Today on my blog I have a Guest Post from M. K. Wiseman, the author of The Kithseeker.
Liara’s defense of the Wizard Nagarath has rendered Anisthe incantate–bereft of magick–but even this cannot guarantee her safety. Because the death of her father-in-magick would seal the girl’s fate, necessity demands she and her wizard maintain a watchful eye on the war mage, while protecting her from his dark designs.
Anisthe has embarked on a journey across Europe, aided by his half-fey manservant with an agenda all his own. They search for a legendary mirror that contains the world’s most powerful magick. Although the stuff of fairytales, the possibility of its existence compels Nagarath and Liara to seek the artifact themselves. Both know that should Anisthe lay claim to that power, Liara would be at his mercy and not even Nagarath could save her.
Thus, the pair find themselves at Versailles, surrounded by agents who ferret out magick users and destroy them. Uncertain who is friend and who is foe, with their rival on their heels, they must discover the mirror before Anisthe releases its evil, or worse, it lays claim to Liara’s magick and brings doom upon them all.
K. Wiseman has degrees in animation/video and library science – both from the University of Wisconsin-Madison. Today, her office is a clutter of storyboards and half-catalogued collections of too, too many books. (But, really, is there such a thing as too many books?) When she’s not mucking about with stories, she’s off playing brač or lying in a hammock in the backyard of her Cedarburg home that she shares with her endlessly patient husband.
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Here we have M. K. Wisemans guest post about Dubrovnik
One Famous Walled City
It’s probably not all that true, but I’d like to think I’ve had a little bit of a tug of war going between myself and my publisher over how much Croatian I can include in my series. (Note: they’re very supportive as well as being a talented and good group of folk, lest you take my cheeky comment to heart.)
The Bookminder starts the series off in what is modern day Istria, Croatia. In the story, I’ve embraced a few terms, places, and traditions, bringing a few touches of the things I love to my reader. There’s even a song—an old folk tune which as an artistic-license-taken translation into English.
The Kithseeker, book 2, leaves home, as it were.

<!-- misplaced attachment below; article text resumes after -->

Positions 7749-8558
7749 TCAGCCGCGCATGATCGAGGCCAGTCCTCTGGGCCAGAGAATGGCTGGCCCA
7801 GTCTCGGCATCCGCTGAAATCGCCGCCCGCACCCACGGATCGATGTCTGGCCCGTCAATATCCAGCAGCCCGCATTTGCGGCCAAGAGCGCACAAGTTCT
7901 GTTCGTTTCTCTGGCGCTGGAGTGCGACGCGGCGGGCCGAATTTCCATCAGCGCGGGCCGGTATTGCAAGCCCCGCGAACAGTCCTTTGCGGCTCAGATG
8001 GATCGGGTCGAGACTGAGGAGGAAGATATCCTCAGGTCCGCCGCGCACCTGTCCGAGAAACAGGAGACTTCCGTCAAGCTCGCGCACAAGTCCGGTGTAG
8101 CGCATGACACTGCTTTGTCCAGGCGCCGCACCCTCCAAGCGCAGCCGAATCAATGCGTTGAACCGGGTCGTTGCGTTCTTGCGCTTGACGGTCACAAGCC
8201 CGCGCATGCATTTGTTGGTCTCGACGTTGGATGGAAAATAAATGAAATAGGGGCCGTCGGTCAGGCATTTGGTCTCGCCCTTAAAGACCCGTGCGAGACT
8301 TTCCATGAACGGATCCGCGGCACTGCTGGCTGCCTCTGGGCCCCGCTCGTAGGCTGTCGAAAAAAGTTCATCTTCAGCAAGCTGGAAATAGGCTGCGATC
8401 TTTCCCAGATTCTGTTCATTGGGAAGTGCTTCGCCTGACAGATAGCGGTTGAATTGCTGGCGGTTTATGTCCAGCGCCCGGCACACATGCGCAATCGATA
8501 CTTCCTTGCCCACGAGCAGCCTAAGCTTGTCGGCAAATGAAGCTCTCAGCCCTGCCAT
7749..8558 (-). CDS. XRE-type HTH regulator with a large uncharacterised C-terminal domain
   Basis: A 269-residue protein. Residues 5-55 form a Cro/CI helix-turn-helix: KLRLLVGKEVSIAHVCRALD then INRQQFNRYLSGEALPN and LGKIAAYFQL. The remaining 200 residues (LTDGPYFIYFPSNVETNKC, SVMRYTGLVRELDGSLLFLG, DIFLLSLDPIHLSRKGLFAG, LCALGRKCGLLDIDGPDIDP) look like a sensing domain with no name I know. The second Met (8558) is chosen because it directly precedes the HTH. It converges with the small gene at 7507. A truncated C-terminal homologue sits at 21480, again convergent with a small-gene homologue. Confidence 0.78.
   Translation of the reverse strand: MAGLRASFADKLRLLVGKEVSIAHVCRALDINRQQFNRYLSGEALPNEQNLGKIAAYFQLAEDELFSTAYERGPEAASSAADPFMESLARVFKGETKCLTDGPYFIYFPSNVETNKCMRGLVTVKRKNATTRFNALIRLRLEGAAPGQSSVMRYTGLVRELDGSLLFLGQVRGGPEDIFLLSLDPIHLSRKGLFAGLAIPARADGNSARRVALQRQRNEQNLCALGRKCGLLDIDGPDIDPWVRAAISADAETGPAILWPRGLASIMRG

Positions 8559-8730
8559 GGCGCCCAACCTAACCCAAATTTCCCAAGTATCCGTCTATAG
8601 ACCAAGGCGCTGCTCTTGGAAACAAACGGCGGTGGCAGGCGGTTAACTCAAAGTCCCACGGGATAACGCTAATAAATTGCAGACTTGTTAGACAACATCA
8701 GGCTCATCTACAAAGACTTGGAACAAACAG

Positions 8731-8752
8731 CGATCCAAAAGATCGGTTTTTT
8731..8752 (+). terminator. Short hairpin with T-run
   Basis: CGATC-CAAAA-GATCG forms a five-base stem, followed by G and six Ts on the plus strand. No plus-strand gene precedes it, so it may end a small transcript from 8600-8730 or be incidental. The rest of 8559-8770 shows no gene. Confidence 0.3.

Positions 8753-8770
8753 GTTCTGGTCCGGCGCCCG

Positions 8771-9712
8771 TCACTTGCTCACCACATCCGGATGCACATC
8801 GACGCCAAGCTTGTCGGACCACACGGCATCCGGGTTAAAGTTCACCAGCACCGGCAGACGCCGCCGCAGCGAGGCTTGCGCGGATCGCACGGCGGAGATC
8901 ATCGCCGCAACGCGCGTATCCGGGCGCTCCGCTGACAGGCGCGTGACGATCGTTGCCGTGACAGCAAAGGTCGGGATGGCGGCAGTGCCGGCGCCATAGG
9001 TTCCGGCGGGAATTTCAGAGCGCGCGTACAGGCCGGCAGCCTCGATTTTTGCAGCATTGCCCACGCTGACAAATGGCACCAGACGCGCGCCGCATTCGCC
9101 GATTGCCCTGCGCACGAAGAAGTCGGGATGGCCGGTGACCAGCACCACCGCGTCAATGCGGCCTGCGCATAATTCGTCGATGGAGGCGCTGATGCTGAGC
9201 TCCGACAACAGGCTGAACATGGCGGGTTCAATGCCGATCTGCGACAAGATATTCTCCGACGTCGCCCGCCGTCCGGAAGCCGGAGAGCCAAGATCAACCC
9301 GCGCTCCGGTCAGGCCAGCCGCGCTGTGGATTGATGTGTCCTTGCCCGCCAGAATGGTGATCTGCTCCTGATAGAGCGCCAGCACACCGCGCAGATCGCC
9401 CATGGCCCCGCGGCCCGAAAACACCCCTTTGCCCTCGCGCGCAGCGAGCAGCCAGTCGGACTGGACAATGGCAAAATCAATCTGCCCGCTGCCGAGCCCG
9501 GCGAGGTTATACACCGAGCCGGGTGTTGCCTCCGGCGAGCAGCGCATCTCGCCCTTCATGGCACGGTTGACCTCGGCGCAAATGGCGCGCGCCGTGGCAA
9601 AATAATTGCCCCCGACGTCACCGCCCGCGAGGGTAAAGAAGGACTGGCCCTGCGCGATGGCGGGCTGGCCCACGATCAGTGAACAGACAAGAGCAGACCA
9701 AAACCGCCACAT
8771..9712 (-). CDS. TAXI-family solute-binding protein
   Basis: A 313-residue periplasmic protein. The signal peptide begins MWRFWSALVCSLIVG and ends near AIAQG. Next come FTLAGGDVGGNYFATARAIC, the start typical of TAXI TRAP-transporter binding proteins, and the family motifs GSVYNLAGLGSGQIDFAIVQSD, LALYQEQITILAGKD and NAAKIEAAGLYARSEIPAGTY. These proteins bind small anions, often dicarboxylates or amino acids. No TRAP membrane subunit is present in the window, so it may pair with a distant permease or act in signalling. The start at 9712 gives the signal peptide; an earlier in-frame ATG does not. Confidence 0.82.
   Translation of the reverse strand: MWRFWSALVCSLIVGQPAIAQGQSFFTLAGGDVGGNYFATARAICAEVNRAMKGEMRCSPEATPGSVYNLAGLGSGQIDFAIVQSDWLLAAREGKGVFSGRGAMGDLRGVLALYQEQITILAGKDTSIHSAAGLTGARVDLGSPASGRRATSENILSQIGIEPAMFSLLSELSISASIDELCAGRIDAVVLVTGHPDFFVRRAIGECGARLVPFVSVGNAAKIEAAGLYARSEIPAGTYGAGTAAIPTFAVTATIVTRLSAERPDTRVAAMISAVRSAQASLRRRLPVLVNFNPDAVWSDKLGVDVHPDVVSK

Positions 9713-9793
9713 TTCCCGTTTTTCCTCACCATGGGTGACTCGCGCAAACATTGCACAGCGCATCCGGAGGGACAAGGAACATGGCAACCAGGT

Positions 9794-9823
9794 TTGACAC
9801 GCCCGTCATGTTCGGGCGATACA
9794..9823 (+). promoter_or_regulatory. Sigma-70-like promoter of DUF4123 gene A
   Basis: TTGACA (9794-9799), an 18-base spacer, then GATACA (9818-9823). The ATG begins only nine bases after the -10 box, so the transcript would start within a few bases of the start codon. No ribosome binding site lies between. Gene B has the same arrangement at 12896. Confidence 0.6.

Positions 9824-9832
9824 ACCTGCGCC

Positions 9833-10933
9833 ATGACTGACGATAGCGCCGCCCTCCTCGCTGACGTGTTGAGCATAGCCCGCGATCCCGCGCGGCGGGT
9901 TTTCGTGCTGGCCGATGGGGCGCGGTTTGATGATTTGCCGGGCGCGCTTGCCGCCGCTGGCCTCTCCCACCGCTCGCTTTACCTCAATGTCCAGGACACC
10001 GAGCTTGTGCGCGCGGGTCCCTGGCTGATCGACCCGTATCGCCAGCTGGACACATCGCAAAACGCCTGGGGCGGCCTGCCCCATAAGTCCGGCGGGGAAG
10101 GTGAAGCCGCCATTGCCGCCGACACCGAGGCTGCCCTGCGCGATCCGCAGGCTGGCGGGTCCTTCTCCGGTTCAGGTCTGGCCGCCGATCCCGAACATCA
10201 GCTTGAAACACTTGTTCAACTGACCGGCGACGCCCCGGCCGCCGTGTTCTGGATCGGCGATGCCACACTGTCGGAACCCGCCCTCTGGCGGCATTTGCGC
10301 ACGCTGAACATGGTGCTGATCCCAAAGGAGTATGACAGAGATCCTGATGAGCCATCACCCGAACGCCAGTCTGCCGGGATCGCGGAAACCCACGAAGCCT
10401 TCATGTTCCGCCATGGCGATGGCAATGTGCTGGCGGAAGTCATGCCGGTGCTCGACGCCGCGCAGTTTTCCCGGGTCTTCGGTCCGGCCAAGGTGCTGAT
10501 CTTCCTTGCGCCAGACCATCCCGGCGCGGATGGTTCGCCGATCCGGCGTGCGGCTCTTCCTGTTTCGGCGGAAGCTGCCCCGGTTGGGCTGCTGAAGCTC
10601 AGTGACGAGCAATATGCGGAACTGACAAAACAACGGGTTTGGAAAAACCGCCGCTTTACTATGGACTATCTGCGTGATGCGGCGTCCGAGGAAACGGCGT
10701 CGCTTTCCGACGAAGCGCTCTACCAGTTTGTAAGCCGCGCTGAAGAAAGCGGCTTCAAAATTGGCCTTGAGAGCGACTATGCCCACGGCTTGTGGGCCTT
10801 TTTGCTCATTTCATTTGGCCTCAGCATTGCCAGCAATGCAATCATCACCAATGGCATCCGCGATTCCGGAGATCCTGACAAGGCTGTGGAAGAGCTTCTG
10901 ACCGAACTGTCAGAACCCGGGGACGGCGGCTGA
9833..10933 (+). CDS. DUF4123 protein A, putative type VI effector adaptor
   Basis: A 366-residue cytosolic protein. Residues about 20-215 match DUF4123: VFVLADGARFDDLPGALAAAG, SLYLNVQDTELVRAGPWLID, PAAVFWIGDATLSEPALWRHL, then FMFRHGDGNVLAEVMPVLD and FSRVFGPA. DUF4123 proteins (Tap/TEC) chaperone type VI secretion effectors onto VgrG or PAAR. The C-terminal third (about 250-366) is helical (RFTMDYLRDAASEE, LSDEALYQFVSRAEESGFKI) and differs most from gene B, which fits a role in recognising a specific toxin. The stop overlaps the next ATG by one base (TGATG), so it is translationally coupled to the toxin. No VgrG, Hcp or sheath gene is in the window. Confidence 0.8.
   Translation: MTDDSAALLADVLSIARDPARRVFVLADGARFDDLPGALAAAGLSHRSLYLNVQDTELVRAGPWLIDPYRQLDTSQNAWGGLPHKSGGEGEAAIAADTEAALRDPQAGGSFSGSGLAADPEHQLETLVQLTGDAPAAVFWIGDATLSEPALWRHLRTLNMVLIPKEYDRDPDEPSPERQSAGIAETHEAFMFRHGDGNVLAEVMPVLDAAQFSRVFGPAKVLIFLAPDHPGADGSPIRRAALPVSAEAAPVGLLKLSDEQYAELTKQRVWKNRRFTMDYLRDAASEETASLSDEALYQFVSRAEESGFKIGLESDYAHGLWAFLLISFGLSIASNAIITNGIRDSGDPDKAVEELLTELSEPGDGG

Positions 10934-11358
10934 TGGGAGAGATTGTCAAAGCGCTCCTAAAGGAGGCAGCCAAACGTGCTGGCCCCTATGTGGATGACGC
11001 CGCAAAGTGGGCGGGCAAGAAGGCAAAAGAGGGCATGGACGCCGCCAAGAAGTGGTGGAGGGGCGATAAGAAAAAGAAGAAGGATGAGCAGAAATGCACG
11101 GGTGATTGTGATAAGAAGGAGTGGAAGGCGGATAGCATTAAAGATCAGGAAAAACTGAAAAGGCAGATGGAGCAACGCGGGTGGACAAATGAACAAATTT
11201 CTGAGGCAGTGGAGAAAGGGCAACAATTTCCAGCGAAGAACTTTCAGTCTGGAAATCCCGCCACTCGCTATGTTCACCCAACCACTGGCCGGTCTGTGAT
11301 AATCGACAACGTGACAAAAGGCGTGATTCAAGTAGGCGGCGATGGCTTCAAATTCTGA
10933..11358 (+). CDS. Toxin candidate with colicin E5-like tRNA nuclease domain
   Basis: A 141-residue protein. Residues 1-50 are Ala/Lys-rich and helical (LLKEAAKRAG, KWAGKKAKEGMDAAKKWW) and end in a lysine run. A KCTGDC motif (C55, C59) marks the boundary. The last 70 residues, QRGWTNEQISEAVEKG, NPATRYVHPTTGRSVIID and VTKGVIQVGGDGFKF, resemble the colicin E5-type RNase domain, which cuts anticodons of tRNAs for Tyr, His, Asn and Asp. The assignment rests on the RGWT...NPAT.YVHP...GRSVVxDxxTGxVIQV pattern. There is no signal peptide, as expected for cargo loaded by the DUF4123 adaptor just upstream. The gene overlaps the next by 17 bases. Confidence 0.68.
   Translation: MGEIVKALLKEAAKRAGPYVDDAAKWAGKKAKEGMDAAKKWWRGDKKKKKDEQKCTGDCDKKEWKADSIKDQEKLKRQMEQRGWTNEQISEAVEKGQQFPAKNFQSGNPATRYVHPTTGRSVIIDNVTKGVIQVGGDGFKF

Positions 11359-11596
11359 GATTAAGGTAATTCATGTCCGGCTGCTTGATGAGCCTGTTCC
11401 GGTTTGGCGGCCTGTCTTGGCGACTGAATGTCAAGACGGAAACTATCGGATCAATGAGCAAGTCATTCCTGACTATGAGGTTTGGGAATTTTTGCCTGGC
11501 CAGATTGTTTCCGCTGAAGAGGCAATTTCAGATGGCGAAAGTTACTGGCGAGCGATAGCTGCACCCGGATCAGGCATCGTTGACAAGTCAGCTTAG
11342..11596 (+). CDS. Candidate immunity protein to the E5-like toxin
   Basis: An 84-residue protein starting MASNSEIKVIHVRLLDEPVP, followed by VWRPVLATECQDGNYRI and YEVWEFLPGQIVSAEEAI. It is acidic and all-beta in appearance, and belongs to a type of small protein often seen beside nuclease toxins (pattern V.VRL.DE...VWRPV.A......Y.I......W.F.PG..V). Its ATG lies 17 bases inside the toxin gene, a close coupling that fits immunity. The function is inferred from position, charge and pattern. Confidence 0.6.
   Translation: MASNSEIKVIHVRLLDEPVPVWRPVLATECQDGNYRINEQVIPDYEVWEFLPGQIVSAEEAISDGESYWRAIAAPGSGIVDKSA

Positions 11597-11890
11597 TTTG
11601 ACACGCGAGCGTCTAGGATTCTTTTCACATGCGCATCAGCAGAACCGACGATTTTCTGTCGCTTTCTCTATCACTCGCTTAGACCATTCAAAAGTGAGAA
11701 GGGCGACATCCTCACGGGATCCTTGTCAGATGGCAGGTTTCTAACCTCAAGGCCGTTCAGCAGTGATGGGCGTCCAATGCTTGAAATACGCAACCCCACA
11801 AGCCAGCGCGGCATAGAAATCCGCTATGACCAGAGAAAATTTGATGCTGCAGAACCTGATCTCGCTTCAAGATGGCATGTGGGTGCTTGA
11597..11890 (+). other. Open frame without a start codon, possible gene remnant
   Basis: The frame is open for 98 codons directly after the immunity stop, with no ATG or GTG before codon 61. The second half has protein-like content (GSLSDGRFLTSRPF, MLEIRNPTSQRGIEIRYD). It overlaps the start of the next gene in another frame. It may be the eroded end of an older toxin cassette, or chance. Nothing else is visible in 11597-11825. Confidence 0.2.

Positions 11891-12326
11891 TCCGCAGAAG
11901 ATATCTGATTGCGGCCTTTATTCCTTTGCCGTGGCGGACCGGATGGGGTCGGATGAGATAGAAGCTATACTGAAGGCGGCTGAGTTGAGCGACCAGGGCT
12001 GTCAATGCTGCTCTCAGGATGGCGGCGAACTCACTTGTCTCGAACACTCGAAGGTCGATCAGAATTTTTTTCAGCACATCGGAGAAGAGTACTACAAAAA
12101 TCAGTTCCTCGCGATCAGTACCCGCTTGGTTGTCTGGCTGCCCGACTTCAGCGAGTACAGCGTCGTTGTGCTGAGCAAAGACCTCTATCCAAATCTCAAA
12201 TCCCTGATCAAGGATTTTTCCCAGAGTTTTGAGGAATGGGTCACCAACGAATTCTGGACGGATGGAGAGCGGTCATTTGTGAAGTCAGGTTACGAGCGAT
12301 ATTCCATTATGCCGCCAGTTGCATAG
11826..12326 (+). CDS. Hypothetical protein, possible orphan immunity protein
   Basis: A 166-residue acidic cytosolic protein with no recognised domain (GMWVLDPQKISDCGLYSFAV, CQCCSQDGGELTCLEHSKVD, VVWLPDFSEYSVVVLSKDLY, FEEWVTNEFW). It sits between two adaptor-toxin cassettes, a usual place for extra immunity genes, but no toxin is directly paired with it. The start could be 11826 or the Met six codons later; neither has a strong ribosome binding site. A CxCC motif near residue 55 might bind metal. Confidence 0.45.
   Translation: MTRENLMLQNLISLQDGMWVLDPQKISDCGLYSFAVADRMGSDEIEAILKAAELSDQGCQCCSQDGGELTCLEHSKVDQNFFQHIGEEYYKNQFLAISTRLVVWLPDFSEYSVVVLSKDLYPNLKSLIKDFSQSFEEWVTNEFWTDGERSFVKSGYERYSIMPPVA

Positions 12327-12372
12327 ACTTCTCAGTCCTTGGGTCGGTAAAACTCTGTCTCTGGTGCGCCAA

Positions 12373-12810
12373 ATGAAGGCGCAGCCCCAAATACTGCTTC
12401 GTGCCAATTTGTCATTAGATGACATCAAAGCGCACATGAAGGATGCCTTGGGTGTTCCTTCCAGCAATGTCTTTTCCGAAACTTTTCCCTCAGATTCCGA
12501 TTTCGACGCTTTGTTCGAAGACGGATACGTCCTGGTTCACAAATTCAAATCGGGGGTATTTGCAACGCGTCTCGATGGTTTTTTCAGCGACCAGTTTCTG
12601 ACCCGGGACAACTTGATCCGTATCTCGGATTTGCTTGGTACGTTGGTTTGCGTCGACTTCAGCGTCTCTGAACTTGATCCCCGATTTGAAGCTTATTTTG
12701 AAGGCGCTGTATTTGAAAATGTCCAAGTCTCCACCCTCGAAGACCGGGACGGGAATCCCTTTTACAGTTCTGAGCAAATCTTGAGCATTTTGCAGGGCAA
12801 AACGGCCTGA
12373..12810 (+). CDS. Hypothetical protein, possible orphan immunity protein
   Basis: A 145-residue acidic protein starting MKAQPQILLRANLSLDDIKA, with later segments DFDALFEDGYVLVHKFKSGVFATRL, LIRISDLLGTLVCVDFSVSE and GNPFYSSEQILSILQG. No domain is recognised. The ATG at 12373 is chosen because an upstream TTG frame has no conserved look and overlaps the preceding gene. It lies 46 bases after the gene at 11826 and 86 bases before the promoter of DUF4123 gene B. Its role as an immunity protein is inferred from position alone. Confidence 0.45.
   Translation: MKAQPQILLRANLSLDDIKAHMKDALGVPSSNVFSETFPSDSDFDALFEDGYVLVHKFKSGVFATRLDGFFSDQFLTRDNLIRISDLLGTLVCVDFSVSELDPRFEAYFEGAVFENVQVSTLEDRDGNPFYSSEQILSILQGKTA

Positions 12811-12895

But not without my characters stopping off at a famous walled city on their way westward towards Spain. In the book I call it Ragusa but it is known more commonly to folks today as Dubrovnik. (Or King’s Landing or Canto Bight, in certain geek circles… I told you. It’s famous.)
In earlier drafts, I skipped over this stop altogether, rushing my wizards along to when they land on foreign shores and pursue their quest for the fabled Magick Mirror, made famous by the tale of Snow White but actually belonging to a long-dead archmage of ill repute. As editing passes helped tug the story into proper shape and pacing, it became clear I’d be able to have my secret little wish. My wizards were to stop off in Dubrovnik.
But then a map. Historical fantasy provides its fun ups and downs of research. Scribbling away at a breakneck pace, I can be ground to a halt by one tiny little detail. Only hours later, having fallen down Google’s rabbit hole, can I start up again. This happened with Ragusa/Dubrovnik.
One period map said Ragusa. Another, Dubrovnik. Wikipedia turned me ‘round in circles and seemed, to me, to speak in tongues. There was the city and the Republic itself. There was the name as referred to by residents of and those others pronounced by foreign powers hoping to gain it for themselves. In the end, I simply felt that referring to the city as “Dubrovnik” was a bit too “on the nose” and so went with the defendable “Ragusa.”
Now, here’s a bit of extra fun. A local wine and paint bar agreed to host an author event. Mutual excitement had from all parties. The painting? Dubrovnik as Seen from From the Sea.
And then there’s a more personal story. My mom, recently returning from a cultural tour in Croatia, brought a little something back from the city itself: a little flag with the coat of arms for Dubrovnik, erm, Ragusa. (Yes, it says both!) And this before she read the book herself. See? Magick is real.
Please do head on over to the other blogs that have hosted this fantastic blog tour brought to us by Rachel at Rachel’s Random Resources.